Early R&D poses many questions and challenges when determining if a biotherapeutic enters the portfolio, and if so, what are its design characteristics? Some of the questions include an assessment of unmet medical need, competitive landscape,
intellectual property, reimbursement, and difficulties of developability. Applied BioMath Assess is a new, interactive, web-based application that helps project leaders, protein engineers and chemists, and modelers assess the difficulties
and risks in developing a therapeutic very early-on in a project. In this webinar, we will demonstrate how project teams are using Applied BioMath Assess to answer key R&D questions, such as:
- How does affinity impact target inhibition? Will it impact TMDD if membrane bound?
- How does dosing interval impact success criteria?
- How does target expression, especially in the site of action, impact design criteria?
- How to think about therapeutic index?
Learn how Applied BioMath Assess can help you design best-in-class properties, get to clinical candidate selection faster, and terminate infeasible projects earlier.
John M. Burke, PhD
Co-founder, President and CEO
Dr. John Burke is a Co-Founder and the President and CEO of Applied BioMath, LLC. He has over 24 years of mathematical modeling, analysis, and simulation experience in life sciences and mathematical biology, and over 18 years’ experience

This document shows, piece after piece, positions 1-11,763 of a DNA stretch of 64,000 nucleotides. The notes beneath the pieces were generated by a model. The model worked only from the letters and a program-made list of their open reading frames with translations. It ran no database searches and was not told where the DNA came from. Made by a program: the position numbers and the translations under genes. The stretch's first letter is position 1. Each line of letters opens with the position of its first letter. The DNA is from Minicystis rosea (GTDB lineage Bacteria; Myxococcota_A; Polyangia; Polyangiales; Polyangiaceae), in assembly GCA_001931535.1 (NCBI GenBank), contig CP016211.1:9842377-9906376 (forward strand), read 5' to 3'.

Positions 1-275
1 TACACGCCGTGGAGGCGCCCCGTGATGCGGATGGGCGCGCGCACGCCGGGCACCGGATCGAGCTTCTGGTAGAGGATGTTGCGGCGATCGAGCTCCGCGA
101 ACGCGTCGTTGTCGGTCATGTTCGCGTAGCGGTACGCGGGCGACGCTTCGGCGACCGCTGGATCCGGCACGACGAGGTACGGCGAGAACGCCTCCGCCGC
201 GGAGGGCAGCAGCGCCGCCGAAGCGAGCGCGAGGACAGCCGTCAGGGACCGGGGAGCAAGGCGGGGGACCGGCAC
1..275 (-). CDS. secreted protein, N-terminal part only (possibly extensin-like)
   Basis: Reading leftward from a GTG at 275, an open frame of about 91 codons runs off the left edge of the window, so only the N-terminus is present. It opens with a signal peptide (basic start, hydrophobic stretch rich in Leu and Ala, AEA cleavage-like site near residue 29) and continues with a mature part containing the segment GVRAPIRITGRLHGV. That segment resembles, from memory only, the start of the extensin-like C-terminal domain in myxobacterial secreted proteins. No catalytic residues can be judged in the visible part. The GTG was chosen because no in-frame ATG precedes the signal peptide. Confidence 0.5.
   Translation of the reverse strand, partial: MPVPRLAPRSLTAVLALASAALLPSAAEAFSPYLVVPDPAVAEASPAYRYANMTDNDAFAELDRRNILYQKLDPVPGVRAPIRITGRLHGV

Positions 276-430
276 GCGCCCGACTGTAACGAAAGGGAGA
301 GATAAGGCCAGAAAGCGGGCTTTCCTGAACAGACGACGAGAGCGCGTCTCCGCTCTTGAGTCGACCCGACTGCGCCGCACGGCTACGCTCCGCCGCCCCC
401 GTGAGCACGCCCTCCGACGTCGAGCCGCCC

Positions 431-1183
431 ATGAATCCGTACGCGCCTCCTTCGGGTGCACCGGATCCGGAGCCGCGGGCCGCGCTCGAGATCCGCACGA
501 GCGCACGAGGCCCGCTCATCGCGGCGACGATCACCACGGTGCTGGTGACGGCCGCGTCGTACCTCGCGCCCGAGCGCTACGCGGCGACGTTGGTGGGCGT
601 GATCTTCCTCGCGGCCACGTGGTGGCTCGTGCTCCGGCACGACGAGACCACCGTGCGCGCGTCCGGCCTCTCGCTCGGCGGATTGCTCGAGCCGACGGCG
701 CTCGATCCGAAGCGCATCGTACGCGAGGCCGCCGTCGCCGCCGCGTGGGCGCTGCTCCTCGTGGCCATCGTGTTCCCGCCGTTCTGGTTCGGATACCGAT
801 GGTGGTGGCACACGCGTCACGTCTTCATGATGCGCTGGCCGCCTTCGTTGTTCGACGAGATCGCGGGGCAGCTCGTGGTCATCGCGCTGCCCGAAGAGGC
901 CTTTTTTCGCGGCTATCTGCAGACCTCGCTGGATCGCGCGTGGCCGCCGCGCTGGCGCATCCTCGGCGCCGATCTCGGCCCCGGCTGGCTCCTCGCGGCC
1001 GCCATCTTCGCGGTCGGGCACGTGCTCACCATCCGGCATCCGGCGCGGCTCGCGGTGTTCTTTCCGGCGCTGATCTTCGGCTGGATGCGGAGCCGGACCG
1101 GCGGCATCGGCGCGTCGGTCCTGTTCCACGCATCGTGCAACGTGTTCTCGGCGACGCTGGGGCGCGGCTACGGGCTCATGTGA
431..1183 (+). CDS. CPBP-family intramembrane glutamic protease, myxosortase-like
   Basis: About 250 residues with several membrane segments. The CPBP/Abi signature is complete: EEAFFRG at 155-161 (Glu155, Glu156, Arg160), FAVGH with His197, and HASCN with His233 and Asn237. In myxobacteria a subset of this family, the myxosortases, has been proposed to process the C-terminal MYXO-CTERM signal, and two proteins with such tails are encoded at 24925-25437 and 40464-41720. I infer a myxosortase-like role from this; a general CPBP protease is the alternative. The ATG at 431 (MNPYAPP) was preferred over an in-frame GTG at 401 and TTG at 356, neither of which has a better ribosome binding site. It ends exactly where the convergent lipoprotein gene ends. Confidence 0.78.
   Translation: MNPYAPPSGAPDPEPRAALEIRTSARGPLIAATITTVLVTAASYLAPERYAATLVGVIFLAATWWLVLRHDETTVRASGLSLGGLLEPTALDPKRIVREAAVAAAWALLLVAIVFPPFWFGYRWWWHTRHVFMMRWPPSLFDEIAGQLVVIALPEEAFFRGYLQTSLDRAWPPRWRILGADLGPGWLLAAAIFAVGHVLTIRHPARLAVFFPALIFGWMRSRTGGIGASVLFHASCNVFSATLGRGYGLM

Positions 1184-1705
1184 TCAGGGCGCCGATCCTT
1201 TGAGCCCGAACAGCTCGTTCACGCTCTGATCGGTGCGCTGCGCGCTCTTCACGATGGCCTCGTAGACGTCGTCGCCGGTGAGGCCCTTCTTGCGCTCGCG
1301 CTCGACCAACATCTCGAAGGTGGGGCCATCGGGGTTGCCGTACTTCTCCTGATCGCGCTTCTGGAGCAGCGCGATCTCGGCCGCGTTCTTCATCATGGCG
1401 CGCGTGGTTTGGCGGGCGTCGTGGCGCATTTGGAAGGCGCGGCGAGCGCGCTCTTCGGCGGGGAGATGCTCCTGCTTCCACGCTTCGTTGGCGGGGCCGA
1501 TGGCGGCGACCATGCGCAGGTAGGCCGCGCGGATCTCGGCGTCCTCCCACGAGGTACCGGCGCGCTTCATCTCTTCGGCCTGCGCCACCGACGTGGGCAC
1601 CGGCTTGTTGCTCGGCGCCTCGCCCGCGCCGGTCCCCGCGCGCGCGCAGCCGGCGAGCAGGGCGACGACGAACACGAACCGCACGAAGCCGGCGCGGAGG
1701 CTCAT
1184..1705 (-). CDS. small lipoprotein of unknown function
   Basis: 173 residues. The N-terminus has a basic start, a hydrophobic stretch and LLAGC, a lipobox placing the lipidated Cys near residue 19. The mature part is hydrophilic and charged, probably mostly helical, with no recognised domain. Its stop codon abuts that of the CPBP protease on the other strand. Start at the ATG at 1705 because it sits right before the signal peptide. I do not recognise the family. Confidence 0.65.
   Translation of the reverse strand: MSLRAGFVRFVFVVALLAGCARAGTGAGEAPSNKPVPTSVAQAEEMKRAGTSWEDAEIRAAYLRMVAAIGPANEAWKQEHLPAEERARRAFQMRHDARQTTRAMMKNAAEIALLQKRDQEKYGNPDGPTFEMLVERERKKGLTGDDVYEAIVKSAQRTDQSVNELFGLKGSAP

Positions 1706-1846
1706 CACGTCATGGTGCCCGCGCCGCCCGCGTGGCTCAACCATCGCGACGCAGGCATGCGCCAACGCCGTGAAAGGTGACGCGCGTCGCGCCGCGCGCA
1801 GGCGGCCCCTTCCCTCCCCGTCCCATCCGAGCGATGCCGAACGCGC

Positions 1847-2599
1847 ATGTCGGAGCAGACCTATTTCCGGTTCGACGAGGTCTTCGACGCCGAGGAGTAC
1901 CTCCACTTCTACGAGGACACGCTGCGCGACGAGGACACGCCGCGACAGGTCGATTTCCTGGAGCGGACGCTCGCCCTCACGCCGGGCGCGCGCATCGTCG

assisting pharmaceutical and biotechnology research, development, and clinical trial support.
Prior to co-founding Applied BioMath, John served as the head of Systems Biology at Boehringer Ingelheim, where he was responsible for starting, implementing, scaling, and managing the strategy, portfolio, and efforts of Boehringer Ingelheim’s
systems pharmacology initiative. Dr. Burke also worked at Merrimack Pharmaceuticals, where he supported multiple biologics projects.
He received his PhD in Mathematics from Arizona State University (ASU) in 2003. He received his BS and MS in Applied Mathematics from University of Massachusetts Lowell, where he is presently an Adjunct Professor at the Mathematics Department.
Following his graduate work, Dr Burke joined Douglas Lauffenberger’s lab, in the Biological Engineering Dept, at the Massachusetts Institute of Technology as a Postdoctoral Fellow, and later as a Sr Fellow. After MIT, he joined Peter
Sorger’s lab, in the Systems Biology Department, at Harvard Medical School, as Co-scientific Director of the Cell Decision Process, an NIH Center of Excellence. While at MIT and HMS, he provided systems math modeling and simulation consulting
and advice for numerous biotechs and pharma, including AstraZeneca, Pfizer, Momenta, and other companies.
Cost: No Cost!